Adult Neurology Residency

Adult Neurology Residency



The UW Department of Neurology strives to provide the best possible care for patients with epileptic disorders, both at the UW and VA Hospitals. Residents rotate on this service during the PGY-2 and PGY-3 years, with additional elective time available for PGY-4 residents who are so interested. The rotation encompasses both inpatient and outpatient care.


PGY-2 Residents: For junior residents, this rotation has two separate but interrelated goals. First, each resident on the epilepsy service will develop the skills necessary to evaluate, treat, and counsel patients and families with epileptic disorders. Secondly, each resident will learn the principles of electroencephalography and develop confidence in correctly interpreting EEG studies, including long-term monitoring studies of patients in the epilepsy monitoring and intensive care units.

PGY-3-4 Residents: As the resident gains knowledge and clinical skills, patient care and EEG reading responsibilities will be increased at the discretion of the attending physician. Independence is encouraged, but at all times each resident will be appropriately supervised by the faculty.

Teaching opportunities are numerous and will include presentations at morning report as well as medical student teaching.

Objectives and Evaluation Matrix

As with all of the neurology rotations, the specific objectives are reflected in the entrustable professional activities and individual milestones listed below. These form the basis for the end-of-rotation evaluation. (Please see the section End-of-Rotation Evaluations above for the list of milestone abbreviations).

Rotation Objectives
Upon completion of the curriculum, residents will . . .
1Obtain an epilepsy history and classify the events and the epilepsy syndromePC1, PC2, PC3, PC4, PC5, PC8, MK1
2Develop clinic patients’ treatment plansPC3, PC4, MK2
3Evaluate patients in the EMU and develop differential diagnosis regarding event etiology, seizure/epilepsy localization, and epilepsy etiology based on history, exam, and prior eventsPC1, PC2, PC3, PC5, PC9, MK1, MK2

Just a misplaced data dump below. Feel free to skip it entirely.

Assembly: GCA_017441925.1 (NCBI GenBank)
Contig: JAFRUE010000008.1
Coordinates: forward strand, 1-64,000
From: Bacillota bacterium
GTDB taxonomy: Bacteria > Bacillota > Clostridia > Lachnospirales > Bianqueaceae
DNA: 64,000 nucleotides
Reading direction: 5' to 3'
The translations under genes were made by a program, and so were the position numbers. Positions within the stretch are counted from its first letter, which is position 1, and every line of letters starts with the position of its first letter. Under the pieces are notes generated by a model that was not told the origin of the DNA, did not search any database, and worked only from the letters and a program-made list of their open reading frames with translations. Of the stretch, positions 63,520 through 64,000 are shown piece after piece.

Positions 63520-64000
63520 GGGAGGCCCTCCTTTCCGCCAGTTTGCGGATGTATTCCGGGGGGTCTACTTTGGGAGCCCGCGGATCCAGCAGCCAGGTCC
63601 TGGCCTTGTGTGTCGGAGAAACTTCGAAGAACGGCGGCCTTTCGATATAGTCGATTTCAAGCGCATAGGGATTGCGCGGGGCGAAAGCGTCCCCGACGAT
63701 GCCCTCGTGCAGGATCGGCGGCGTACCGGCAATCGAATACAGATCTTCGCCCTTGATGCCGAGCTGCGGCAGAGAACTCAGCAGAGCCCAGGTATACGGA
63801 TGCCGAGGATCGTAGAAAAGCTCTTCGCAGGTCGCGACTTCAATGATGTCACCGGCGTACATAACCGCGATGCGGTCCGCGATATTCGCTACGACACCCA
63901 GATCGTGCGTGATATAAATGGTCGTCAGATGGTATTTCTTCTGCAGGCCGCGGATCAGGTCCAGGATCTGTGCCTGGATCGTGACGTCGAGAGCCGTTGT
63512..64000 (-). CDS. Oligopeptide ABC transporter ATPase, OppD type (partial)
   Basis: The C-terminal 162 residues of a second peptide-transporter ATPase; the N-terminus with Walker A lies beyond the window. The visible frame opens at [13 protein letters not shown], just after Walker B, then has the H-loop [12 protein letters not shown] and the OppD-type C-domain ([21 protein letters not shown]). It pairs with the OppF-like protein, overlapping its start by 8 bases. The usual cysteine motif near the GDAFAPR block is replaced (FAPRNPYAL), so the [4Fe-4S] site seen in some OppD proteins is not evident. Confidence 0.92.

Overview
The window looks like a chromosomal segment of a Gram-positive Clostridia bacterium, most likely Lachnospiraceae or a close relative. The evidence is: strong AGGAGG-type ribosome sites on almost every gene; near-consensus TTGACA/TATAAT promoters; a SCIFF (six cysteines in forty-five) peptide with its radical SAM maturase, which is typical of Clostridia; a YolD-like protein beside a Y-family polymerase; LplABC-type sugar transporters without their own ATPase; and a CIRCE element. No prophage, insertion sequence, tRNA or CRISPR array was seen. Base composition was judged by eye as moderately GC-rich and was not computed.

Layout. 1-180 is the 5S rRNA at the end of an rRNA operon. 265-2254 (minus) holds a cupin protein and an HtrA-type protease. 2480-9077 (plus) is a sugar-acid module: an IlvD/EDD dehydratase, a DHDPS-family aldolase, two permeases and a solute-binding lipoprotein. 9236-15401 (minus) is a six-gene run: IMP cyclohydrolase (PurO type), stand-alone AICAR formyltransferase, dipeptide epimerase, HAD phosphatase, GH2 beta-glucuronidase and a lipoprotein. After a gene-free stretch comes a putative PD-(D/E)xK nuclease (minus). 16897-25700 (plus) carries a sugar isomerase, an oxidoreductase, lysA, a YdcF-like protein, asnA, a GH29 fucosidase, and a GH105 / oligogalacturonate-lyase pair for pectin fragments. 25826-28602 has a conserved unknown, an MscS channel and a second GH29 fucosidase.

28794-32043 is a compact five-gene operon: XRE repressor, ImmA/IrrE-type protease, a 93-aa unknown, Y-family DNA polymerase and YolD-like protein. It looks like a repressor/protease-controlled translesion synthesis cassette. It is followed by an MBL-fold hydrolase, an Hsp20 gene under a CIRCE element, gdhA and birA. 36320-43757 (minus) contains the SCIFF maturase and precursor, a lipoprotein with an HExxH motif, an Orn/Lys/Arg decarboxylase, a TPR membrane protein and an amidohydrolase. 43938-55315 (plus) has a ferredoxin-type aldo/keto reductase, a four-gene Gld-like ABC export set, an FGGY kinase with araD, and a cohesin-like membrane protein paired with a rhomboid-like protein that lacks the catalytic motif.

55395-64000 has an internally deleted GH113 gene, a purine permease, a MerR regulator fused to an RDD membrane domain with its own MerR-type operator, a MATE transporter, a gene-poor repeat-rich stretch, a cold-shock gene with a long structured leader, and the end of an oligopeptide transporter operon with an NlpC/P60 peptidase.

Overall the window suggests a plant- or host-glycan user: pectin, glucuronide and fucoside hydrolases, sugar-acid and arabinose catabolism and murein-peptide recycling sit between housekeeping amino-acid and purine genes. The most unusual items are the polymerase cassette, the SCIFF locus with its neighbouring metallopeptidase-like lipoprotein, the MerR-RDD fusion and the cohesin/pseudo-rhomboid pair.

4Counsel inpatients and outpatients with spells/epilepsy regarding study resultsPC4, PC5, PC12, IC1
5Manage seizure emergencies among inpatientsPC3, PC5, PC6, PC9, MK2
6Interpret routine EEGs, recognizing artifacts, normal variants, and ictal patternsPC9
7Interpret emergent EEG and cEEG studies and recommend treatment plans to the treating teamPC5, PC6, PC9, IC3, IC4
Please grade the resident on any of the following milestones you were able to evaluate during this rotation:
SP3, SP4, PL1, PL2, PR1, PR2, PR3, IC2


AMVA epilepsy clinic and EMU admissions: Dr. KotloskiEMUEMUEMUEpilepsy Conference if possible 8:30-9:30
PMEMU admissionsEEG readingEEG readingEEG readingEEG reading
  • Prior to the start of the rotation, check in with the epilepsy attending by sending them an email on the Thursday or Friday beforehand to plan out the what and where on the first day. This is especially helpful, since there is not always a fellow on service.
  • ***The schedule above is an example of the clinics you may be in depending on the day of the week your continuity clinic falls. Sara will send an email the week prior with your epilepsy clinic schedule.
  • The resident will spend most mornings rounding in the epilepsy monitoring unit (EMU) and reading those patients’ EEGs, as well as those of the patients undergoing continuous monitoring elsewhere in the hospital (such as the ICUs).
  • In the afternoons, the resident will spend three half days reading routine EEGs, one half day in epilepsy clinic, and one extra half day in continuity clinic (seeing new epilepsy patients who can be followed thereafter by the resident), in addition to their regularly-scheduled afternoon continuity clinic.